Wednesday, May 31, 2023

I need to post this outside my workspace




1943 F+W C-3605 Schlepp Swiss Air Force target towing aircraft


A 57th Fighter Group mechanic works on the engine of a P-40F at an airfield in Tunisia, April 1943


Your friendly smile of the morning


Mean, but still funny


Nice as long as the water doesn't come up






Looks annoyed




Packed up and ready


A Jeep in its natural element




Fully Restored. What would it be worth?


Tuesday, May 30, 2023

No big boomers in that group


Wet landing, cold parking



Old Guy's Reaction Was Super Slow


The Classic Coleman Cooler




The Seagulls won't accept you into their club


Kinda feel like this fellow looks



Best seat in the house






Monday, May 29, 2023



Cute. Anyone have any experience with these?


Hard Teacher


Fun and Practical


Iced Cider Hits The Spot On A Warm Afternoon


Another local artisan business

Whoa! He really is.


Ex-Marine Daniel Penny is the spitting image of “The Dying Gaul,” one of the most famous statues from Hellenistic Antiquity. The Capitoline Museum has a Third Century B.C. marble copy found in the early 17th Century of a Fourth Century B.C. bronze original by Epigonus.

Night Rain at Narumi, Kuniyoshi (1798-1861)


That yelp of joy at the end....


Your Happy Smile of the Moring


Cleopatra appears to have coined the favorite term used frequently by Captain Picard.

 A single Greek word, ginesthoi, or "make it so," written at the bottom of a Ptolemaic papyrus may have been written by the Egyptian queen Cleopatra VII herself, says Dutch papyrologist Peter van Minnen of the University of Groningen.

The papyrus text, recycled for use in the construction of a cartonnage mummy case found by a German expedition at Abusir in 1904, appears to be a royal ordinance granting tax exemption to one Publius Canidius, an associate of Mark Antony's who would command his land army during the Battle of Actium in 31 B.C. The text reads as follows:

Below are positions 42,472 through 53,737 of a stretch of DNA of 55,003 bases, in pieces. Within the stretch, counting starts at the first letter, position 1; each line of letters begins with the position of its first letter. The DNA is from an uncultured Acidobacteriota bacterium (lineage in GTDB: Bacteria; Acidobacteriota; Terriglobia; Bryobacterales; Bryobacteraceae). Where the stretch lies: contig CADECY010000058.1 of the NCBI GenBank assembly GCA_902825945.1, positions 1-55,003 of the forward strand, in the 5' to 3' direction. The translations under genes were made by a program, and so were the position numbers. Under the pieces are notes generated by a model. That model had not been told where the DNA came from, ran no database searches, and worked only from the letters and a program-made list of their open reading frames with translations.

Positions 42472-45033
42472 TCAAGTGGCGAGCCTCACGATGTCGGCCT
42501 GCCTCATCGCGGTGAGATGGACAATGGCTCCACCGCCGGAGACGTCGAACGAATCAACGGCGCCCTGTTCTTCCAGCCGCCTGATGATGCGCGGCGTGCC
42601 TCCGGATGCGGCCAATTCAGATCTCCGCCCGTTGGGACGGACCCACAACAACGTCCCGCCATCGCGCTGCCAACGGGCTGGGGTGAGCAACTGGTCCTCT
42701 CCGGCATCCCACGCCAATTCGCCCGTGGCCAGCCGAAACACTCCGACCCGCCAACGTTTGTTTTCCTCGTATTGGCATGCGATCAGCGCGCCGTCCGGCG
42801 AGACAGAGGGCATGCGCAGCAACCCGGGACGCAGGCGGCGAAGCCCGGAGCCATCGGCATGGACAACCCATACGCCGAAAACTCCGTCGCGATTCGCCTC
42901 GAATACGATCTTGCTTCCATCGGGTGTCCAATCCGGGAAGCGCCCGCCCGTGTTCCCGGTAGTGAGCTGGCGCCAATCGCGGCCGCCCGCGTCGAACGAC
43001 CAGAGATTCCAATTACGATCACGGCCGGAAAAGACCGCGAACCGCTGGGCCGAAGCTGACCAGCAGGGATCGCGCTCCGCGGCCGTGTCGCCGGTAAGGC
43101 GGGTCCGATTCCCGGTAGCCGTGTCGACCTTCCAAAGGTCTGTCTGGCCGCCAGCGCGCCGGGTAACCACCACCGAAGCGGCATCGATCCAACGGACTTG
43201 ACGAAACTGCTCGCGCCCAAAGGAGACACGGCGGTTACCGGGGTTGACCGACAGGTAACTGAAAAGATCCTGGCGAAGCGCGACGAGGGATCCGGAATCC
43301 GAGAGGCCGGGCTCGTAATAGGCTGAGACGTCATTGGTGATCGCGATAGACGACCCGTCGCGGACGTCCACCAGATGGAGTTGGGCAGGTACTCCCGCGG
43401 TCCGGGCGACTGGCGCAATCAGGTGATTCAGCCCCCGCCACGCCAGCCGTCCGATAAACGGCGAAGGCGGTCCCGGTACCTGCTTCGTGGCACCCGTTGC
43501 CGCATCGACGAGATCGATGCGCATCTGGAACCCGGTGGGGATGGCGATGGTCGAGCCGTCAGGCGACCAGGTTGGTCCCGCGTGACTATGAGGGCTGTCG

We have granted to Publius Canidius and his heirs the annual exportation of 10,000 artabas [300 tons] of wheat and the annual importation of 5,000 Coan amphoras [ca. 34,500 gallons] of wine without anyone exacting anything in taxes from him or any other expense whatsoever. ... Let it be written to those to whom it may concern, so that knowing it they can act accordingly.
Make it so!

"Written in an upright hand by a court scribe, the document was meant to be an internal note from Cleopatra to a high official charged with notifying other high officials in Alexandria," says van Minnen. "The personal nature of the communication is evident in the lack of any formal introduction of Cleopatra herself (she is not even mentioned by name) and the absence of a title after the name of the official to whom it was addressed (the name cannot be read)." The manuscript is not one of the copies received by the other officials, as there is no forwarding note attached to it and because it was executed in multiple hands. The text of the ordinance was written first, Cleopatra's written approval second, and the date of the document's receipt in Alexandria third.

According to Lorelei Corcoran of the University of Memphis, such documents would have been both written and signed by a court scribe, but given the nature of this particular papyrus, Cleopatra herself would have been the only one who would have the authority to approve such edicts.  The document itself is on display at the Agyptisches Museum und Papyrussammlung in Berlin.

Bourbon Taste Test This Weekend


Mrs. CW and I visited the oldest daughter.  My son in law likes his bourbon, so we had a taste test (the dog did not participate).

Multiple votes for Knob Creek, but the son in law preferred the Willet (far right), and he knows his bourbon.  Fun times.

Vittles is good




The Hideout


But could you keep it running?


One Oily Green Wave


Long Day is Over


Ernest goes into business


Portuguese Woman with Cattle